By September 14, 2006 2 Comments Read More →

The Blog Entry That Was His Final Word on the Subject

I filed my review of Night Falls in Damascus this morning. One last remark and then I’ll leave it alone. Highland used one of my least favorite sentence constructions. He only did it once, so I won’t hold it against him, but here it is:

He was just not prepared for–how could he be prepared for?–death’s monstrous feast, the carnage that was the Western Front during the Great War.

Did you spot it? No, it’s not “death’s monstrous feast,” although that’s pretty questionable. It’s “the carnage that was the Western Front.”

Every week or two I’ll spot a similar phrase in a newspaper or magazine: the BLAH that was BLAH. It’s melodramatic, the equivalent of a hack Hollywood composer using swelling strings to accentuate the tears dripping down the heroine’s face.

  • The mighty land that was America.
  • The pop phenomenon that was U2.
  • The death of civilization that was cable news.

I like clean writing. And I try to write cleanly. (In fact, my current five-minutes-a-day book is William Zinsser’s indispensable On Writing Well, which we should all reread from time to time–it instructs us to eliminate cliches such as “from time to time.”) And I believe that, in almost every instance, the writer or speaker would be better served by a less grandiose arrangement:

  • America was a mighty land.
  • U2 was a pop phenomenon.
  • Cable news was the death of civilization.

I made these up, but I welcome real-life examples.

I’m no grammar nazi–using the term “grammar nazi” should be proof enough of that. Besides, my own grammar isn’t reliable enough to allow me to don the jackboots and sleeve protector of that particular group. But because I read a lot, I have developed a fairly keen eye for clutter. And I never had a writing teacher tell me to take a clean sentence and complicate it.

Of course, I’m sure that the archives of Likely Stories contain awkward and overreaching locutions, too, so I’m going to go delete them now.



About the Author:

Keir Graff is Executive Editor of Booklist Publications and the author of five books. His most recent is the middle-grade novel, The Other Felix (2011). Follow him on Twitter at @Booklist_Keir.

2 Comments on "The Blog Entry That Was His Final Word on the Subject"

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  1. Bill Ott says:

    Keir: I heartily agree with your feeling on “the carnage that was the Western Front.” Grandiosity is never a good thing, especially in a sentence. My own least favorite construction almost sunk a book I just starred about Bobby Thomson’s legendary home run in 1951 (Joshua Prager’s The Echoing Green). Here’s the example I quoted in the review: “the sportswriter had mined for gold dust the tedium of spring training.” Sticking that prepositional phrase in the middle is pure clutter–designed only to manufacture emotion. Unfortunately, Prager loves the construction: there are dozens of examples throughout the book. Why not “mined the tedium of spring training in search of gold dust,” or some such (or, even better, dump the whole metaphor). The book told a terrific story, though, so I decided to be big-hearted about it and still give the star.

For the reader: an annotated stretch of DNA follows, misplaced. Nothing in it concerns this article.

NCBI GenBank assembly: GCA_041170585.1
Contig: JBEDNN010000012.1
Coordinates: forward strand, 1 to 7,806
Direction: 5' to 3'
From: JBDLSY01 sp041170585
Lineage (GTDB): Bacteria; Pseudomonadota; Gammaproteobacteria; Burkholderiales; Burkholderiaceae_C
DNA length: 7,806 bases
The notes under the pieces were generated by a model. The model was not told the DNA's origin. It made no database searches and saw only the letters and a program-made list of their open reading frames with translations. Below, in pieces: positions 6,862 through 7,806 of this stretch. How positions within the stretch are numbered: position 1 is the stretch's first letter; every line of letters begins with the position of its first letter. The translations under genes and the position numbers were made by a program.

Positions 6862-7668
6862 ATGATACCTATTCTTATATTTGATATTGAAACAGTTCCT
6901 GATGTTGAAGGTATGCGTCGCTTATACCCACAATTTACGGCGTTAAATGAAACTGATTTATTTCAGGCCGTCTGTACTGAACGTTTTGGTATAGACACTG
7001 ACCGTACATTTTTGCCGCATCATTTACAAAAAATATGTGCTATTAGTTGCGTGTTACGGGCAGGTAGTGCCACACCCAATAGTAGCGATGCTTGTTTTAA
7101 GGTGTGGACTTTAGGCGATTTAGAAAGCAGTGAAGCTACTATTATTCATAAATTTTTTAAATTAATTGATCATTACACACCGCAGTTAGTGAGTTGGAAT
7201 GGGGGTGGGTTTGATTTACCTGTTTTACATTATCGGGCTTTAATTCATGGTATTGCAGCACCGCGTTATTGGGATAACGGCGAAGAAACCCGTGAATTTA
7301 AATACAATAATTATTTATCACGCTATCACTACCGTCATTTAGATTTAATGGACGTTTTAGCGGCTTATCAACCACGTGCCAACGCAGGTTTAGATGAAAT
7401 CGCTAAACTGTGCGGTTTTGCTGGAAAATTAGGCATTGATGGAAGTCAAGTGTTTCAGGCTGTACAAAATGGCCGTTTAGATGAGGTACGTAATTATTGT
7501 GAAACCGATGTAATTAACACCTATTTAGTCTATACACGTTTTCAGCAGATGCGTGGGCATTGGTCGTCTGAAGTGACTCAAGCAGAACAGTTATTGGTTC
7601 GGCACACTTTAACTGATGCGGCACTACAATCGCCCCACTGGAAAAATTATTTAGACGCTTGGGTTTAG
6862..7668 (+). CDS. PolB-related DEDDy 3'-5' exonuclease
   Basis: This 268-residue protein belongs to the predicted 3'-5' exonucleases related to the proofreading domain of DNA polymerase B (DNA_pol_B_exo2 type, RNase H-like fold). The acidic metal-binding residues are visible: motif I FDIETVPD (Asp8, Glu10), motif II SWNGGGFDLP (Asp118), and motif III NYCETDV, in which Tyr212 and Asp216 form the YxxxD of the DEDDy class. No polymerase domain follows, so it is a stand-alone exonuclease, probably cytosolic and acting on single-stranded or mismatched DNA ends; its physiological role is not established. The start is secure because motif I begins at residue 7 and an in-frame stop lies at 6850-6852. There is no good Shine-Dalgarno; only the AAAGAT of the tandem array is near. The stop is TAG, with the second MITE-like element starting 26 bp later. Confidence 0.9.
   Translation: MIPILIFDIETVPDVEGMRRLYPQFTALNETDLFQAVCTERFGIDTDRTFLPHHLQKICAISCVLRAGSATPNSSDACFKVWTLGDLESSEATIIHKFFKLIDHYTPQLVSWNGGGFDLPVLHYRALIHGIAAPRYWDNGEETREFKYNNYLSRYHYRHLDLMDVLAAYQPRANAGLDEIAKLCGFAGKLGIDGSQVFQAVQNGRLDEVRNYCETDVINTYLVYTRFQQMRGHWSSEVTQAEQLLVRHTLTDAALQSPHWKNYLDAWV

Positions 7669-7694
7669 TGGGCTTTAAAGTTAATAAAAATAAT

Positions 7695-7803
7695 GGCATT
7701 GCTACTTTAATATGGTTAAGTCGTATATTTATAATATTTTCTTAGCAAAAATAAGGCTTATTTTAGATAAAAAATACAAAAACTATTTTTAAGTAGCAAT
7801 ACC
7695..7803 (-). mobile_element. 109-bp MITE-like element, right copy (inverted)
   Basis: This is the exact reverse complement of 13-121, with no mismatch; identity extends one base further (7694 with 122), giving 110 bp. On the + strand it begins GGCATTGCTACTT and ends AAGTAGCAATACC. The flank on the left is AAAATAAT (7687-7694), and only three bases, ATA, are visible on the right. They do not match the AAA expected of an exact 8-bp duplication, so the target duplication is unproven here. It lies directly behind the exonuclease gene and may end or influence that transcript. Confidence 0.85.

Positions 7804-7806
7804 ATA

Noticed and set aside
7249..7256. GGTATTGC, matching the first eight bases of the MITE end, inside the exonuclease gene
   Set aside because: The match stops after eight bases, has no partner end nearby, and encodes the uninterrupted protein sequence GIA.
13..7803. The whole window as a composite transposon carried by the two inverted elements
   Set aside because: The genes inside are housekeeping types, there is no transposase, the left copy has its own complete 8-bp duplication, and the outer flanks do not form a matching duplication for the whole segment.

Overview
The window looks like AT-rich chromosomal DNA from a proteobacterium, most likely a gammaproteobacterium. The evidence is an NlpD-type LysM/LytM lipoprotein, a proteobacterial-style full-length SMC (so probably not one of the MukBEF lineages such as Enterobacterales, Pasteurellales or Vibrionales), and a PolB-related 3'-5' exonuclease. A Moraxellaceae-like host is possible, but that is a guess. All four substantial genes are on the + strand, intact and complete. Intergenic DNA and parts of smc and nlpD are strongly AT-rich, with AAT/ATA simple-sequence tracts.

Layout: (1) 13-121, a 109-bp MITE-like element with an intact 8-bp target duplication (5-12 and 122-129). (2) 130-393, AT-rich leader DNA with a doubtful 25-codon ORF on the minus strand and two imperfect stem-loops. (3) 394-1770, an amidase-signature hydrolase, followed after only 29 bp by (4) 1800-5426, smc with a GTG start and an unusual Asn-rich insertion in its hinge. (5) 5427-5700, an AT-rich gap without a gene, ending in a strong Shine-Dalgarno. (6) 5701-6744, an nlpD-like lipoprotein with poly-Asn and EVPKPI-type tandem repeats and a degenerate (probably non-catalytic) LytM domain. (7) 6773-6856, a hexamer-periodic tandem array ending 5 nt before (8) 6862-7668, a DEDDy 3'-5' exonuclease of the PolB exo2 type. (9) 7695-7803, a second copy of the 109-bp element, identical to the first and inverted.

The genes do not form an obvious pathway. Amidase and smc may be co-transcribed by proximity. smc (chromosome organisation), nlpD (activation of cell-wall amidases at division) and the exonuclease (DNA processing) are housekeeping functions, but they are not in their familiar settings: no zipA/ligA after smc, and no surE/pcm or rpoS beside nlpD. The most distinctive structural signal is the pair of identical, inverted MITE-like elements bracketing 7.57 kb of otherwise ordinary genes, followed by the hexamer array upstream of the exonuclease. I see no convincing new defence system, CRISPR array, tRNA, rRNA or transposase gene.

2.' Mary Frances says:

    Although I don’t fashion myself a Writer, I do think I have a pretty good command of the language and consider myself a grammar nerd–not quite Nazi, but not a hack, either. (My family calls me Cathy Correction; you get the idea.) When I read this entry, I thought, “Geez, this ‘the BLAH that was BLAH’ construction sounds awfully familiar.” With a sinking feeling, I turned to my trusty Booklist Online advanced search page and used “Keyword in Review” to look for either “that was” or “that is” and me as reviewer. Of the 23 results, most were egitimate–albeit, uninspired–uses of this phrase, as in “…it’s Sam’s rediscovery of himself in middle age that is the real focus in this accomplished debut novel.” (The Last Refuge) But–ack!–I commit Keir’s grammar sin more times that I care to admit. The most recent is a review of a Rita Rudner novel that I call “a lighthearted romp through the sleaze that is Las Vegas.” (Turning the Tables) Did I say that? Or how about this line from an audiobook I starred: “As Quincy attempts to wade through the quagmire that is a multi-jurisdictional investigation…” (Gone) Egads. Excuse me while I go read On Writing Well, the grammar bible that is Zissner’s tome.

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